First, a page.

Rising to the Occasion

Rising to the occasion is doing what needs to be done no matter how hard, uncomfortable, unpopular, or frightening the task at hand may be.

I’m sitting here awake. I just got up from a dream where a few of our kids ( I don’t know who was there, but it felt like church family) were swimming in a river. Somehow, they got on top of a submerged wooden playground that was traveling downstream way too fast. I grabbed a fishing rod and snagged it. It was the most powerful pull that I’ve ever experienced.

I lost the lure when the line snapped. Sarah and some other mothers come to me alarmed about the children. I look down the river and they’re going away fast, almost out of sight.

The unseen playground has picked up speed. I hear the concerned voices raised around me.

Out nowhere, my friend and some other men have grabbed boats to go fetch the kids.

Now my friend jumps into the swift water and rescues Wesley and the other children from the runaway playground.

I catch up with them on the shore about a mile down river past the bridge where my line broke. The hero of the situation walks out of the water straight faced, not expecting any reward. He just did what needed to be done.

Thank God for people like this.

I’m writing this in the middle of the night because I need to remember it. Sometimes you have a dream and you know that you shouldn’t have finished off all of the weekend’s leftovers before you went to sleep, but sometimes you know that there was something more in a dream. I think this was a case of the latter.

I remember being worried about labor when Sarah and I were expecting our first child. It’s like war, no amount of training can prepare you for the real thing. A friend at church laughed at me when I told him I was concerned about not passing out. He said, “Don’t worry about it. You’ll rise to the occasion.”

I suppose that’s what happens a lot in life. We are constantly faced with difficult situations and we either rise to the occasion and win, or we don’t do anything and lose. Even if we don’t lose, inaction rarely brings a desired outcome. Some of us wait for a hero to come and fix everything, and while it is a nice thought, it hardly ever happens.

Rising to the occasion is doing what needs to be done no matter how hard, uncomfortable, unpopular, or frightening the task at hand may be. It doesn’t take much talent to rise to the occasion, just a lot of courage.

I wonder if David felt like this when he showed up at the battlefield with bread and cheese for his brothers only to find a stalemate with men cowering under the taunts of the champion of the Philistines. In spite of the ridicule and belittlement from his own brothers David rose to the occasion and slew Goliath. Not because of any reward-he didn’t receive one-but because he understood that there was a cause.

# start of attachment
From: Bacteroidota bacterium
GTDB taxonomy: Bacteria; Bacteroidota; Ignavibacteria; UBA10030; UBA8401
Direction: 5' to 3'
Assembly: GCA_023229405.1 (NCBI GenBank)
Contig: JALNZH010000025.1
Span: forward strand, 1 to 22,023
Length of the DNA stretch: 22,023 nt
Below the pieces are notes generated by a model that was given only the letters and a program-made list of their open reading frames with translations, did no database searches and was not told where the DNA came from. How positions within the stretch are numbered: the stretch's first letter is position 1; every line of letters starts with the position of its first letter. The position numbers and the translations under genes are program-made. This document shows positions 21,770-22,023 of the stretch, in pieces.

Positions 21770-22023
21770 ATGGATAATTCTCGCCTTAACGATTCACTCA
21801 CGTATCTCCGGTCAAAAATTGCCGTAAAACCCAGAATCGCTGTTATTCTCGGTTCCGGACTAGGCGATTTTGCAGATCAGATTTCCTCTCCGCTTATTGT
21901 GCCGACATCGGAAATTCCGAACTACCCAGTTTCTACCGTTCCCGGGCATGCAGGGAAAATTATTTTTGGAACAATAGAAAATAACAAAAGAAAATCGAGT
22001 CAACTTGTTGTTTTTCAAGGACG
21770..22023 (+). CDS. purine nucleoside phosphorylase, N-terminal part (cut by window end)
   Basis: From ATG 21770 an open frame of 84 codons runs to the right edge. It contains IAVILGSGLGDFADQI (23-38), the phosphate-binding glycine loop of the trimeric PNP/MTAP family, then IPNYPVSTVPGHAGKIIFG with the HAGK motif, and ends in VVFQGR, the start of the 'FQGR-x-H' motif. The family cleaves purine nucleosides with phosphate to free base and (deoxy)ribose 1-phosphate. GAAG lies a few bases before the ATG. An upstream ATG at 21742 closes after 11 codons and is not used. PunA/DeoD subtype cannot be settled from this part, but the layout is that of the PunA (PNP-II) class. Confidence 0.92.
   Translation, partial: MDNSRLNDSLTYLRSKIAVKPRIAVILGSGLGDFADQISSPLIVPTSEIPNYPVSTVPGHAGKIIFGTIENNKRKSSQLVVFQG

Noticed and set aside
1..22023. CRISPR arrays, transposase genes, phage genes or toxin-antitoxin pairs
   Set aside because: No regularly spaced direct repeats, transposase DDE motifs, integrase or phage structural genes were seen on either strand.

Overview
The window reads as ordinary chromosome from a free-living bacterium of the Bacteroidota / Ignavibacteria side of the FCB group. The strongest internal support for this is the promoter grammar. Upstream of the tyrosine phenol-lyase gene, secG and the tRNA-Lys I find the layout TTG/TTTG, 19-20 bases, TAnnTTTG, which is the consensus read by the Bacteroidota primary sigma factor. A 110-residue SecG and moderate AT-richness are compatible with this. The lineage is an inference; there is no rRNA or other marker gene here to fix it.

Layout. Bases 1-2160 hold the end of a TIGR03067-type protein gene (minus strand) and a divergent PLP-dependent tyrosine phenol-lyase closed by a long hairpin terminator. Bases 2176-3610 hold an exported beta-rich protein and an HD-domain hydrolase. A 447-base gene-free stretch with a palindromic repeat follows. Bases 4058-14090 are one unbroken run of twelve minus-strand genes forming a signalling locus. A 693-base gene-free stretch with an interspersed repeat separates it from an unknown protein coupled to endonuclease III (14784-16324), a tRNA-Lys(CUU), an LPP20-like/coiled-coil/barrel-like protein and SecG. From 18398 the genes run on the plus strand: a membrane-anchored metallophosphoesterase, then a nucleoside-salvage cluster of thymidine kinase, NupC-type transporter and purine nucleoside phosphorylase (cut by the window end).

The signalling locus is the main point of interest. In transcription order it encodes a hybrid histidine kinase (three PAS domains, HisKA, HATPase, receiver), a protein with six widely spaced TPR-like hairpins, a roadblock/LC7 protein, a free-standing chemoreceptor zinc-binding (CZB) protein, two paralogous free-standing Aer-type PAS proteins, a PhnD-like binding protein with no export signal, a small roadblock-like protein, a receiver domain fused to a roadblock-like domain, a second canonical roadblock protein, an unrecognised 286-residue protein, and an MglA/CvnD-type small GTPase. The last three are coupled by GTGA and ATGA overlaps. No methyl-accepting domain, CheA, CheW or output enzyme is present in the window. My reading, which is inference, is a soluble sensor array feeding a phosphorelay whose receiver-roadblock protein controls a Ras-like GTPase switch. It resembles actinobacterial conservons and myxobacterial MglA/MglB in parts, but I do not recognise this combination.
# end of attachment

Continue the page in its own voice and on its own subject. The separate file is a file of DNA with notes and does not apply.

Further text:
Most of the things that I am most proud of where the hardest things I’ve ever done. I will not promise you that rising to the occasion will be fun, easy, or even enjoyable, but I firmly believe that you will not regret it.

The Art of Ignoring

What’s a slobbering hog to jaybird? What’s a yapping dog to a freight train?

There will always be negative people. They tend to show up to discourage you whenever you’re doing something worthwhile. Like Sanballat and Tobiah did to Nehemiah. The Bible calls these kind of people Sons of Belial (literally sons of a devil). They specialize in running their mouth and not minding their own business.

The paradox of dealing with these people is it seems like you cannot win.

Answer not a fool according to his folly, lest thou also be like unto him. Answer a fool according to his folly, lest he be wise in his own conceit. Proverbs 26:4-5

Some of the best advice I was ever given came from Pastor Jeff Dillon. He told me of a time that he had been in a difficult situation and people had started to talk. So he called his father-in-law, W.C. Parkey to find out what to do. I think he was hoping for some clear direction on what to tell the sons of Belial but Bro. Parkey simply said, “Rise above it.”

Back when I used to listen to a lot more public radio than I do now, I caught the tail end of an interview with some nameless, faceless celebrity-I think it was a comedian- who told of the first time he got sued. He was pretty disheartened at the news for a few days before he received a phone call from Dr. Phil of all people. He was surprised that Dr. Phil knew who he was, much less had his number.

“Hey buddy, I heard you got sued. Don’t worry about it. You ain’t nobody until somebody sues you.”

I can’t remember the comedian, and I have never watched Dr. Phil, but I have drawn encouragement from that statement.

Anything worthwhile will probably be difficult and is guaranteed to have critics. There are art critics, music critics, and literary critics, but I’ve never heard of a stand alone critic, because they have nothing to offer. They can only criticize what is.

For anyone reading this that is planning on doing something worthwhile-and I hope it is everyone- I want to let you know that there will be someone who has no plans to do anything constructive and will use all their energy to keep you from doing anything constructive.

Don’t listen to them. What’s a slobbering hog to a jaybird? What’s a yapping dog to a freight train? Rise above it.

I’ll leave you with a passage from Nehemiah 6:1-3

Now it came to pass when Sanballat, and Tobiah, and Geshem the arabian, and the rest of our enemies, heard that I had builded the wall, and that there was no breack left therein; (though at that time I had not set up the doors upon the gates;) That Sanballat and Geshem sent unto me, saying, Come, let us meet together in some one of the villages in the plain of Ono. But they though to do me mischief. And I sent messengers unto them, saying, I am doing a great work, so that I cannot come down: why should the work cease, whilst I leave it, and come down to you?